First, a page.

For many, checking email and scrolling through Twitter has become as synonymous with a morning routine as coffee and cereal.
But for as many as 41 percent of Philadelphians, that’s not the case. Just less than half of city residents lack basic skills and consistent access to connect online with their communities and the economy.
“It really is a civil rights issue,” says Joanne Ferroni, director of University and Community Partnerships at Drexel. “Digital literacy is directly tied to literacy, and Philadelphia is a city with a tremendous adult literacy problem.”
Ferroni says the digital divide is an issue not only for the individuals without access, but for Philadelphia as a whole—it slows economic growth, raises the price of social service and weakens our citizenry. Philly Keyspots, a program powered the Freedom Rings Partnership among 51 local community organizations, including Drexel and the City of Philadelphia, hopes to draw attention to these digital barriers.
Keyspots recently asked digitally connected Philadelphians to join in an Internet FAST by giving up the online access for 41 hours to show solidarity with the 41 percent without Internet access and computer skills.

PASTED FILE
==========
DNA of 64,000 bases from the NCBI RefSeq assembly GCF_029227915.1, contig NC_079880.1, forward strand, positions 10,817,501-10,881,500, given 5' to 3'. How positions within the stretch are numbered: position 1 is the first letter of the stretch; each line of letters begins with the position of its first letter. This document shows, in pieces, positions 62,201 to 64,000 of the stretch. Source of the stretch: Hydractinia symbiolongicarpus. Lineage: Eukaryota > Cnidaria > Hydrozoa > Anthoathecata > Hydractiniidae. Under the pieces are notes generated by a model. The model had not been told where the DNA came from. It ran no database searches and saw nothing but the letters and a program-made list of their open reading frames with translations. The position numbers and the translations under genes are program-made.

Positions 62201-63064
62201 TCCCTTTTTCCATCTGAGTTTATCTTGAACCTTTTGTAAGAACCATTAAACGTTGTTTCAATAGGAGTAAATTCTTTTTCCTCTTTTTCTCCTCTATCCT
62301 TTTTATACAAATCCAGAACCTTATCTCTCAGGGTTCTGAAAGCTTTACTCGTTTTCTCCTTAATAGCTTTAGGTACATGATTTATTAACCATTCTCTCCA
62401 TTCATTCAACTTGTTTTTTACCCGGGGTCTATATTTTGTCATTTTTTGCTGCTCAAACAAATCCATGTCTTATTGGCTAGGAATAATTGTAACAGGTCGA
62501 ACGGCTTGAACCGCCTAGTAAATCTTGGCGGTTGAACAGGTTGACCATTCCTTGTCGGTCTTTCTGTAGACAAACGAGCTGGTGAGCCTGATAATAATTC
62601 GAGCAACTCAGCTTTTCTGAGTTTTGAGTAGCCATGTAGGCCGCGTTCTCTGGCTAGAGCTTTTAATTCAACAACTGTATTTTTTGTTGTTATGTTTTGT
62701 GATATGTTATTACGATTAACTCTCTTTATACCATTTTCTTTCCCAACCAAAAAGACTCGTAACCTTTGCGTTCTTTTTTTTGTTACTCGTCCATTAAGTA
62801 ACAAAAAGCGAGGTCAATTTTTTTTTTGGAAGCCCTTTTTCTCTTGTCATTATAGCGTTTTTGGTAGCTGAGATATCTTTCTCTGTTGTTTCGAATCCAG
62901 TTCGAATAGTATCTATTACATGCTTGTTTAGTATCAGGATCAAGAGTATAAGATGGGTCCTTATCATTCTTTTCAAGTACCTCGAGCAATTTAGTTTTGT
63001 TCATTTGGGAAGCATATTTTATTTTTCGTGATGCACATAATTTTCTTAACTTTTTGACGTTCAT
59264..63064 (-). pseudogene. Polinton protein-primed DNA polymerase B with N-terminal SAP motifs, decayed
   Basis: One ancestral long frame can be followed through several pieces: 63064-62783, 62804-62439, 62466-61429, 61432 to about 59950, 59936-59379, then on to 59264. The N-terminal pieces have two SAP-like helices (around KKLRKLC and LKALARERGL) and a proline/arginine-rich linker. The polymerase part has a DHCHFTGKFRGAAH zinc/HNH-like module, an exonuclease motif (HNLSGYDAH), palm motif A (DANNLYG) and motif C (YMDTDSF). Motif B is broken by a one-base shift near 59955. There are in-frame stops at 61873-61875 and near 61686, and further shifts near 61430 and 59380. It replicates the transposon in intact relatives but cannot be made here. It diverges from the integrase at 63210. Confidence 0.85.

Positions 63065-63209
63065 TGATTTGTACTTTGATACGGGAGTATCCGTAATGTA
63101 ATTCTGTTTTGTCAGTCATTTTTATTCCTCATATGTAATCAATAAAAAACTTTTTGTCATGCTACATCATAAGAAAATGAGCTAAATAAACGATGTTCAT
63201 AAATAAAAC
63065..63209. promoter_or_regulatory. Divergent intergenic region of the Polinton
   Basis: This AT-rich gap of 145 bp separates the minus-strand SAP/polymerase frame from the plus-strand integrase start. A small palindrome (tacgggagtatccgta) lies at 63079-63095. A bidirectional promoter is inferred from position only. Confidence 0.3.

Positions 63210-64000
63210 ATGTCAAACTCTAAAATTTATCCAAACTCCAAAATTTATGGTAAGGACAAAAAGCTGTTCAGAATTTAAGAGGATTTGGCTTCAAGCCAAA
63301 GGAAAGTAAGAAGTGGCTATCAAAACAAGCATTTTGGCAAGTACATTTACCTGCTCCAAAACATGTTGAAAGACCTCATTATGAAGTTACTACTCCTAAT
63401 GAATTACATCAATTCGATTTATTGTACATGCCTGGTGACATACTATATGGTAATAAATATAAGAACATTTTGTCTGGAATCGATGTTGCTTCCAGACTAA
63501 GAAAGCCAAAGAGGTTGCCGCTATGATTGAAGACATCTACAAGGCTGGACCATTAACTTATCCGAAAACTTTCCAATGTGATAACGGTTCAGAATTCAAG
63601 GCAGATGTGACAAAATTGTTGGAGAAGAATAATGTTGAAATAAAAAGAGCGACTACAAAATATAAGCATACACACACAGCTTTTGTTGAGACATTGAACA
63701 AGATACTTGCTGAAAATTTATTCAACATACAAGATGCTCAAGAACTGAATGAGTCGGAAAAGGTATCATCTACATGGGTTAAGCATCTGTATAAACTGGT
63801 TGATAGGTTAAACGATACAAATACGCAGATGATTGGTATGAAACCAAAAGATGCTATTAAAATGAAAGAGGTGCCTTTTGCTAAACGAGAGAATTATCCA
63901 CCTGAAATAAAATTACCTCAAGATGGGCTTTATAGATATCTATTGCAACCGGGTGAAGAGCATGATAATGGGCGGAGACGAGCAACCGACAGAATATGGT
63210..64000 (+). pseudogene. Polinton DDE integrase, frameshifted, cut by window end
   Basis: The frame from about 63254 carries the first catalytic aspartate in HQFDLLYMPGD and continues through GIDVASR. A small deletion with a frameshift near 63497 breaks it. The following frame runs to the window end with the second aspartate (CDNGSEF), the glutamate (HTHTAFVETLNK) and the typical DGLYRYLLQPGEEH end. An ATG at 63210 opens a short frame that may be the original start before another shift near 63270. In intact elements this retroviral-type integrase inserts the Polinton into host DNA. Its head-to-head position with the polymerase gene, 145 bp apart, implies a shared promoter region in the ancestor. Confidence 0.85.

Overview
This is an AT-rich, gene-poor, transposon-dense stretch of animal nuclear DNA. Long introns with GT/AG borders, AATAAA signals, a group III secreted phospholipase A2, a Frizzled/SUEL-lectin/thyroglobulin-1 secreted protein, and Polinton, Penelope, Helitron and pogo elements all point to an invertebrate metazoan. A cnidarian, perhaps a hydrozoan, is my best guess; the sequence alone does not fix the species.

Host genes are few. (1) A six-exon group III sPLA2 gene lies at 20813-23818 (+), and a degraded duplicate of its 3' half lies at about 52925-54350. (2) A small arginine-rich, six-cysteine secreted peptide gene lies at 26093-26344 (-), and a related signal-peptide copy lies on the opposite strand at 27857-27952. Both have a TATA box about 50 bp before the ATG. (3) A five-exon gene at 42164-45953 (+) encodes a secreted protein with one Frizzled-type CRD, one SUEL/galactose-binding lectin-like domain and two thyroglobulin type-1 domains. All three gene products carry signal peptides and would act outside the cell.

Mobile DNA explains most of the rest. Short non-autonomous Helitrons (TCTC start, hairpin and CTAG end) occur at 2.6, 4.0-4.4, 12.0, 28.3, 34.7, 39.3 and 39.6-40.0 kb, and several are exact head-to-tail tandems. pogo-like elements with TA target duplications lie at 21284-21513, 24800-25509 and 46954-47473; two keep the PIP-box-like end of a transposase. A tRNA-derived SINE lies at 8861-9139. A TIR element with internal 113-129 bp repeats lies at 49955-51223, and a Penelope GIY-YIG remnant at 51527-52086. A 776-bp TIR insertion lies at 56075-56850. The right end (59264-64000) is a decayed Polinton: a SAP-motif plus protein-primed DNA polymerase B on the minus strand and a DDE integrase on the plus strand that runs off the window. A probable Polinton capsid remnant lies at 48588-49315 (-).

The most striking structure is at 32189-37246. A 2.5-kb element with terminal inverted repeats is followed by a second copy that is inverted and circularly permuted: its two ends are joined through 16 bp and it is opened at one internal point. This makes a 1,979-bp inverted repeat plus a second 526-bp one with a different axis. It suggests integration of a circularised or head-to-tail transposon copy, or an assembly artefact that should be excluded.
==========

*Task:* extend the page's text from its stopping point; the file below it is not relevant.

The Internet FAST, which lasted from 3 p.m. on April 21 until 8 a.m. on April 23, was one of many projects spearheaded by Keyspots to help bridge the digital gap within the city.
“If you’re not using the Internet, you can’t apply for a job or apply to college,” Ferroni says. “Even places that typically hire entry-level workers, now you have to fill out an online application.”
Keyspots and the Freedom Rings Partnership is a $15 million investment, funded by the American Recovery and Reinvestment Act to focus on providing Internet access awareness and training where it’s most needed. Through the program, more than 70 computing centers—or Keyspots—are supplied with stations for community members to access the Internet. In addition to the Keyspots, various training programs and PhillyKeyspots.org, as many as 15,000 Philadelphians are expected to benefit from the program.
Part of Drexel’s role in providing for those 15,000 people is to work with the [Community College of Philadelphia] to train Philadelphia Housing Authority residents,” Ferroni says.
Drexel’s initiative will train 5,000 Philadelphians over the lifetime of the program, providing each individual with a netbook computer upon completion of the program.
“Most of the people who come through the program are so excited. This is a huge accomplishment, because they become connected,” Ferroni said. “For a lot of people, the training is the first step in a long journey.”